Saudi women more keen to achieve than men, study finds

Saudi men were considerably more likely to be motivated by religion/beliefs

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A considerably larger proportion of Saudi females are more likely to “strive to achieve” than their male counterparts, a survey found earlier this week, putting the figures at 35 percent and 20 percent of respondents respectively.

The survey, which was commissioned by Oxford Strategic Consulting, and released by the UK/Dubai-based HR consultancy, and polled nearly 1,000 Saudi nationals living in kingdom, asked respondents to list three things that most motivated them and three things that most discouraged them.

The survey indicated that Saudi women were also markedly more prone than men to feel discouraged by their own negative feelings (49% cf. 35%) and lack of personal achievement (24% cf. 14%), the report said.

These results indicate that that while Saudi females are eager to succeed, they’re ability to do so is disproportionately impeded by certain factors in Saudi Arabia, the survey showed.

It stated that further research was required to single out the exact factors that were compounding these “negative feelings” and to determine whether this internal factor was universal to all women.

“There is a tremendous amount of untapped female talent in Saudi Arabia, with one of the challenges being internalized negative feelings. Subject to more detailed research, it may be possible to help adjust these feelings using advanced, but simple, interventions such as attribution style training – even in school,” the report quoted Professor William Scott-Jackson, chairman of OSC, as saying.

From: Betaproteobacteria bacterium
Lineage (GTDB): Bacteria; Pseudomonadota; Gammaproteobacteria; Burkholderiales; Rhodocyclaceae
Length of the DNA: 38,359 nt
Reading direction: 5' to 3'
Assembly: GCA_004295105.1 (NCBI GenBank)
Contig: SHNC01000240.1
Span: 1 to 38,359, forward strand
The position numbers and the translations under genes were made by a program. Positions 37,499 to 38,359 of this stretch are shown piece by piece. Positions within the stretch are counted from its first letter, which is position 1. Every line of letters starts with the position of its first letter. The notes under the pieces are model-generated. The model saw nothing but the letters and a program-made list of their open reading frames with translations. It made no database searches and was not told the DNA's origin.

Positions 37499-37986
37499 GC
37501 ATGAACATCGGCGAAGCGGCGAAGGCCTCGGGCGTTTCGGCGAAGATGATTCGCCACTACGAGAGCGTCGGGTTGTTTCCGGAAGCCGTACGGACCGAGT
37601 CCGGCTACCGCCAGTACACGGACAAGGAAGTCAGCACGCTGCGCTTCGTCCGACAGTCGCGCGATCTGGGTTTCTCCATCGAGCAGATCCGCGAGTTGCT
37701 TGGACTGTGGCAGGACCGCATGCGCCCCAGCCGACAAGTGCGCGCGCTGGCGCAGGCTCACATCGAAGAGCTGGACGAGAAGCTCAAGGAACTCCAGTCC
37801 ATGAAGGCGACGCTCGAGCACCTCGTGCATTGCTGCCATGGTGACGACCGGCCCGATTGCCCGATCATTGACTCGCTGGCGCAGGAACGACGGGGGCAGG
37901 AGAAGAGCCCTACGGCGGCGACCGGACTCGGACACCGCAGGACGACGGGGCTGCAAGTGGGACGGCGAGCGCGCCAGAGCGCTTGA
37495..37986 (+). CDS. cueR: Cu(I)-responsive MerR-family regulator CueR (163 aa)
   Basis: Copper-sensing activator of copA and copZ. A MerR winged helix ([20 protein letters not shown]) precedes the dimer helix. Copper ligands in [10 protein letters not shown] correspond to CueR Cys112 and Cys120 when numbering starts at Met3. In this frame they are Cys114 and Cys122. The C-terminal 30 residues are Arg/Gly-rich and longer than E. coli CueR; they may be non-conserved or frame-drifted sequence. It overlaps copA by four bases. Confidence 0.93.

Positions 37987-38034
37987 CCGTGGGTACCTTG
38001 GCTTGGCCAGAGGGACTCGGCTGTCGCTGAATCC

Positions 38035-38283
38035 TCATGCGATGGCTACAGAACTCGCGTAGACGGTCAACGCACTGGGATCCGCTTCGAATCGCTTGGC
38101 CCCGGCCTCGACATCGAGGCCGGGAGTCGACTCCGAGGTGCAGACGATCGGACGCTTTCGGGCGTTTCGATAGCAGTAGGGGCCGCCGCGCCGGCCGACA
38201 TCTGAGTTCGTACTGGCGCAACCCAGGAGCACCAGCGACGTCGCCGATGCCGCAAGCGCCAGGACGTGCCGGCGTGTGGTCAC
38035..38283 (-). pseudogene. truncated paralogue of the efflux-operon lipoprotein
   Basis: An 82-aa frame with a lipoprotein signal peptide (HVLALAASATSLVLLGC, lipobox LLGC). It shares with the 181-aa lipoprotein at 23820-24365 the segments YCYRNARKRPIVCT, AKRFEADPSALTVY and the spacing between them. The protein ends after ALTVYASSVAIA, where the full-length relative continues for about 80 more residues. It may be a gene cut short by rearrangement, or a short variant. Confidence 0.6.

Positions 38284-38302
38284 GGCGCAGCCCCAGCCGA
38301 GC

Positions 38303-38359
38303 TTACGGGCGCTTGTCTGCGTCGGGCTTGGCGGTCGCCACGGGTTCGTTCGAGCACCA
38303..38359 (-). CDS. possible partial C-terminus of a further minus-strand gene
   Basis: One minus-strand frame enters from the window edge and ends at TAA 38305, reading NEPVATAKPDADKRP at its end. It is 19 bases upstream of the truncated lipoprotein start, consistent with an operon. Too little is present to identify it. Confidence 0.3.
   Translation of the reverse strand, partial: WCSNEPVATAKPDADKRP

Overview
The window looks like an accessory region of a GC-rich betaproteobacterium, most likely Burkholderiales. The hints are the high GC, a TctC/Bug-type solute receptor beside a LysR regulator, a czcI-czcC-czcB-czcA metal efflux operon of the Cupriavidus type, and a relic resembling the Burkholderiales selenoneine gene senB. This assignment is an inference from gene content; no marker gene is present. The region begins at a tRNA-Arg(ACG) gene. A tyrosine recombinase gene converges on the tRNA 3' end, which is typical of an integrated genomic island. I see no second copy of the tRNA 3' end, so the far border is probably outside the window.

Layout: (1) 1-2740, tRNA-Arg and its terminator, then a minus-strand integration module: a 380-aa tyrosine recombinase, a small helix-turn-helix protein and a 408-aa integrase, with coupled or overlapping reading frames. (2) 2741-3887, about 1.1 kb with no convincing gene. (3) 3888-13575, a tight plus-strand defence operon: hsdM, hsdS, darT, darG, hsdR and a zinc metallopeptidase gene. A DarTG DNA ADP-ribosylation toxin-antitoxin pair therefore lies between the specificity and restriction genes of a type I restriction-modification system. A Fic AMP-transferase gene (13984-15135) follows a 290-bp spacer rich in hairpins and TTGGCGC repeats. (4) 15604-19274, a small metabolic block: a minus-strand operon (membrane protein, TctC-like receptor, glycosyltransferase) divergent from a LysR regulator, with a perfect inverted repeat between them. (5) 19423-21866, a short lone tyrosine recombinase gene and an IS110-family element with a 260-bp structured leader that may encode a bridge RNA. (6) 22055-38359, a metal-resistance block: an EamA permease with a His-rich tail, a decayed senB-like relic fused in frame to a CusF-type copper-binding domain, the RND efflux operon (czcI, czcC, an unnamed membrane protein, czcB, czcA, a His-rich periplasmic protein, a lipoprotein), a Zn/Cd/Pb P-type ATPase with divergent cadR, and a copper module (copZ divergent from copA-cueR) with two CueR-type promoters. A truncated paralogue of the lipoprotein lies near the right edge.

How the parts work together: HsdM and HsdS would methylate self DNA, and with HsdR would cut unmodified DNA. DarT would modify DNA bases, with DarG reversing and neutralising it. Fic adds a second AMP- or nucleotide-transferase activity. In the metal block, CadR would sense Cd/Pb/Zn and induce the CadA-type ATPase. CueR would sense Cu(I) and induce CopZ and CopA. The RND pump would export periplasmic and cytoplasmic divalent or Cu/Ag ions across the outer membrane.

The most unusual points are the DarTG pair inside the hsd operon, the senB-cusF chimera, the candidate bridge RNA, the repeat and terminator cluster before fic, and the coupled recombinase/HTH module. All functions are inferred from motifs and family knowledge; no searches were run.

And while Saudi women were most motivated by “striving to achieve,” Saudi men were considerably more likely to be motivated by religion/beliefs (36% cf. 22%).

“Our organization has been finding innovative female employment solutions for organizations operating across the GCC for years. This survey provides further statistical evidence to our long-held belief that female talent is a key strategic capability for Saudi Arabia, and Saudi females are eager for the challenge,” the report quoted Scott Druck, CEO of OSC, as saying.

The recent media interest in massive open online courses (MOOCs) has highlighted the challenges Saudi females face as they seek flexible and culturally acceptable working conditions.

However, they are unfortunately often categorized as “disadvantaged learners’’ – a label OSC finds to be greatly inaccurate. The consultancy says women may in fact prove Saudi Arabia’s most valuable resource with their educational achievements and ambitions far surpassing those of Saudi males.

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